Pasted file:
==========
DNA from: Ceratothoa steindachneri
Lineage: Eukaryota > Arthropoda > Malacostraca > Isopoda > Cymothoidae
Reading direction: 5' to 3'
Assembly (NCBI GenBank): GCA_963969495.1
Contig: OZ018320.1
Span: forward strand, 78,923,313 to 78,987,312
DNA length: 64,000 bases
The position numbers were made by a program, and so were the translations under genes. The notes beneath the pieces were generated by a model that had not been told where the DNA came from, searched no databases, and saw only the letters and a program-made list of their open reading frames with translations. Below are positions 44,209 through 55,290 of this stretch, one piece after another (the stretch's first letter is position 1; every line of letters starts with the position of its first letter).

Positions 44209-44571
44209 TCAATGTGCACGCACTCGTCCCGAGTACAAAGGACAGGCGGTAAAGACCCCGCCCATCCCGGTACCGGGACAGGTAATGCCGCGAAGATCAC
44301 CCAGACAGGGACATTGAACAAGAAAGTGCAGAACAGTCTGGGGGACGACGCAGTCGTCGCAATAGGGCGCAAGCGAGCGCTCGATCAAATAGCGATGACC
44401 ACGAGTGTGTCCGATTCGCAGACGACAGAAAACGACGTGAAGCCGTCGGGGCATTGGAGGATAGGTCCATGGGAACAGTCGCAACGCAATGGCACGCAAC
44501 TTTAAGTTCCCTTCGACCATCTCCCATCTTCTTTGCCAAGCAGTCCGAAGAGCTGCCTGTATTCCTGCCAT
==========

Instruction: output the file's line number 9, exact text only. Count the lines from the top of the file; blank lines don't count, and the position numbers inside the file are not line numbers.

Positions 44209-44571